I have had a slight obsession with water lately. I’m sure it’s because the ocean has been my weekly field trip this summer, and as I type there is a tropical storm on its way up the east coast. I look up as I walk the streets of New York City and play “I Spy” with the water towers on top of every building. It gives me a sense of safety that every high rise building is required to have a tank of water in reserve. I sit and stare at fountains and am amazed how they continually collapse back on themselves. They create a temporary water show for our enjoyment and then the drops of water are calmed, falling back in line, waiting their turn to fly into the air again.
I look for reflections in water puddles after it rains, they are like ‘thank you’ mirrors to the sky for cleaning our streets. I always love the rain in NYC because it polishes us up a bit, washing away the grime and negative vibes that can easily build up in an overcrowded city. Continuing my awareness of water, I feel like I cry a lot these days. Not sad tears, just tears of whelm. Overwhelm. Underwhelm. Tears of change, tears of fears…Tears are cleansing too, washing away the emotional buildup, cleaning out the pipes of my heart, mind, and soul preparing me for a new set of experiences to process.
Have you seen the video of the spoken word artist Prince Ea dissecting the children’s song Row Row Row Your Boat? He claims it is one of the deepest songs in the history of music. I can’t disagree with him. I love that a little tune from 1852 has found such relevance in 2016. Here's his take on it:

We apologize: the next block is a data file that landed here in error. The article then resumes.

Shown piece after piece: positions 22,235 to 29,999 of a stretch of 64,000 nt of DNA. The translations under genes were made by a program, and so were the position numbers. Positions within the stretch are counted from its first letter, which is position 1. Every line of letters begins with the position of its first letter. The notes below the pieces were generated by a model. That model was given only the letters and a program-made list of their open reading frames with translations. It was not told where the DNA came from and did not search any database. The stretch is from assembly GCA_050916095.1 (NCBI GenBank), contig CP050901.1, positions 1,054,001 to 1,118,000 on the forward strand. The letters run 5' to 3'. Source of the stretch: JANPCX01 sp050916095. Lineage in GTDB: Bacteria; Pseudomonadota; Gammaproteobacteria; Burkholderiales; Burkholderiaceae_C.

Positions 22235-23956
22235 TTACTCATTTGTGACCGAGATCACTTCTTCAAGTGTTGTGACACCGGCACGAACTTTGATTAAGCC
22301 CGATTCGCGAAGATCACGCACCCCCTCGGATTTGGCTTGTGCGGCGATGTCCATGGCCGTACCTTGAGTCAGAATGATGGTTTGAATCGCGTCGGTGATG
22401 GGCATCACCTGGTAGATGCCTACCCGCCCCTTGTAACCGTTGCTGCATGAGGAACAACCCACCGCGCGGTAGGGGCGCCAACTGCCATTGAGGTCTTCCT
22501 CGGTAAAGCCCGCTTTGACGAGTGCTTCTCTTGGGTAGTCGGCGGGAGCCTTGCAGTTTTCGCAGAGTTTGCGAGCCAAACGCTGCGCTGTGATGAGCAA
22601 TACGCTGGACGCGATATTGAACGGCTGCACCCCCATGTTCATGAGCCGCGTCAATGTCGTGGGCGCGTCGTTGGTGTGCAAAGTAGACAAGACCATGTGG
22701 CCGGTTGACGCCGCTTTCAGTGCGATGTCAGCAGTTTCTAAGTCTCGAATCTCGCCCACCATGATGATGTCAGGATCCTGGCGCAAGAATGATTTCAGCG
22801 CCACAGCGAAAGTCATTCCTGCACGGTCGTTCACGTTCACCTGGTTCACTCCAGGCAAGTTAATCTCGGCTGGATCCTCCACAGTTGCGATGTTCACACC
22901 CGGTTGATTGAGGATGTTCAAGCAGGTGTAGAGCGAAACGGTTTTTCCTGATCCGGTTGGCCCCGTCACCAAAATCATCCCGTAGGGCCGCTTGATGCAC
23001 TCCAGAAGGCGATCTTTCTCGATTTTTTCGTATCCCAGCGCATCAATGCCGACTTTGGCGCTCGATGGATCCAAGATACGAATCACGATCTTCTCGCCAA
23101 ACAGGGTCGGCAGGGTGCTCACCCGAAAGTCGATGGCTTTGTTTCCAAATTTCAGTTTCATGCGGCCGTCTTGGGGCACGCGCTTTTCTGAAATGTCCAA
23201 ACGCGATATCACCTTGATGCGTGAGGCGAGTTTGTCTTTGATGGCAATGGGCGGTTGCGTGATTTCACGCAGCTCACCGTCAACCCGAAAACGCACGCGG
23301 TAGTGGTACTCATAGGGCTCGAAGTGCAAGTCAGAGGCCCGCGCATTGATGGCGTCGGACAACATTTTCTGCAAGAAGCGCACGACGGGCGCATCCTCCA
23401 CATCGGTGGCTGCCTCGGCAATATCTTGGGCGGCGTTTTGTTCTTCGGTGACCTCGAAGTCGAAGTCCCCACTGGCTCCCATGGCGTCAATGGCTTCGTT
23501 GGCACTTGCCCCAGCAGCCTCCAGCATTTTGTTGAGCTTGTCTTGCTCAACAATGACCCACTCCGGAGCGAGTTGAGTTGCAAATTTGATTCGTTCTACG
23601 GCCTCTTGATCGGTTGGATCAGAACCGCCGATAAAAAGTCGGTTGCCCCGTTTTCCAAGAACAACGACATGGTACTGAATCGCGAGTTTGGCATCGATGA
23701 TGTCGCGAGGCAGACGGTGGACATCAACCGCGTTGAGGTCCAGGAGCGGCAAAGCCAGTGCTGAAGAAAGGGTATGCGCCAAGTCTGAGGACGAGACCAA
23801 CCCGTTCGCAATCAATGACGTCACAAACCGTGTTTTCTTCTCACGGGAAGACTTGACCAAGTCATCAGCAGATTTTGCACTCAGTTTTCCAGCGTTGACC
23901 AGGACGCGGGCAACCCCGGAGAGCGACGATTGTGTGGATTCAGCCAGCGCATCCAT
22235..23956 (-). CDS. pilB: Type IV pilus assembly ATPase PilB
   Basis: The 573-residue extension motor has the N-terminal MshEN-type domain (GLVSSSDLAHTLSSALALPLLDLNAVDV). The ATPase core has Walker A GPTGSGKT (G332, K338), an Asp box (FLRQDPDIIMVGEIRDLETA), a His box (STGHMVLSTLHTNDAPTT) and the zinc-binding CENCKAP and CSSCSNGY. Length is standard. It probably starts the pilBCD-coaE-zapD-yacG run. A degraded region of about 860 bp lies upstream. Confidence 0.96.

“Row, row, row your boat. What is the boat? This body, this life form. The song says row YOUR boat, take control of your life. You are the captain of your ship. Stop worrying about somebody else’s boat. Don’t take away their paddles and try to row for them. You can give them direction, show them technique, but they have to row their own boat and you have to row yours.
Gently down the stream. Gently! Not forcefully, not fighting against the current, but going with the flow…the flow of life, because when you argue with reality, you lose.
Merrily, merrily, merrily. Not struggling, struggling, struggling. Not seriously, seriously, seriously. The number one cause of death is stress. And what is stress? How you’re interpreting what’s happening to you. Scientists have proven that in your brain there is no difference between anxiety and excitement. The only difference is how we interpret what’s happening. Be happy. 75% of job and school success is predicted by optimism levels. Not only are optimists physically healthier but they recover more quickly from illness and live longer.
Life is but a dream. Are we dreaming right now? As we go to sleep tonight does this world of our strong ideas, passions, and loved ones not effortlessly disappear, replaced with others? All the ancient sages and gurus said the same thing: This is a dream, a passing dream. And it is your duty to wake up to the truth that you are powerful and you choose how you see life every morning when you wake up.”
I was given a huge opportunity to row my own boat last week. Literally. I paddled 34 miles circumnavigating the island of Manhattan in a kayak with the Long Island City Boathouse. At night! It truly WAS a dream. Many of my friends are marathon (and even ultra marathon) runners. I have friends that think nothing of hopping on their bikes and eating 50 miles of pavement. I am not one of those people. Yes, I move my body every day. I walk an average of 3-5 miles a day just being a New Yorker. I am in a dance class or yoga class about 5 of 7 days a week. I am healthy and fit and have plenty of energy. Keeping myself afloat in New York City waterways from 7pm - 5:30am with one long stick?! What was I thinking?
The mouths of the East River and Hudson River flow directly into the Atlantic Ocean, forming an estuary with strong tides that make navigating parts of the New York Harbor difficult as well as dangerous. This was not going to be some sweet little float trip. We were going to have to work hard for every majestic bridge we’d go under, and every stretch of skyline we’d witness. Those were huge rewards that came at a price.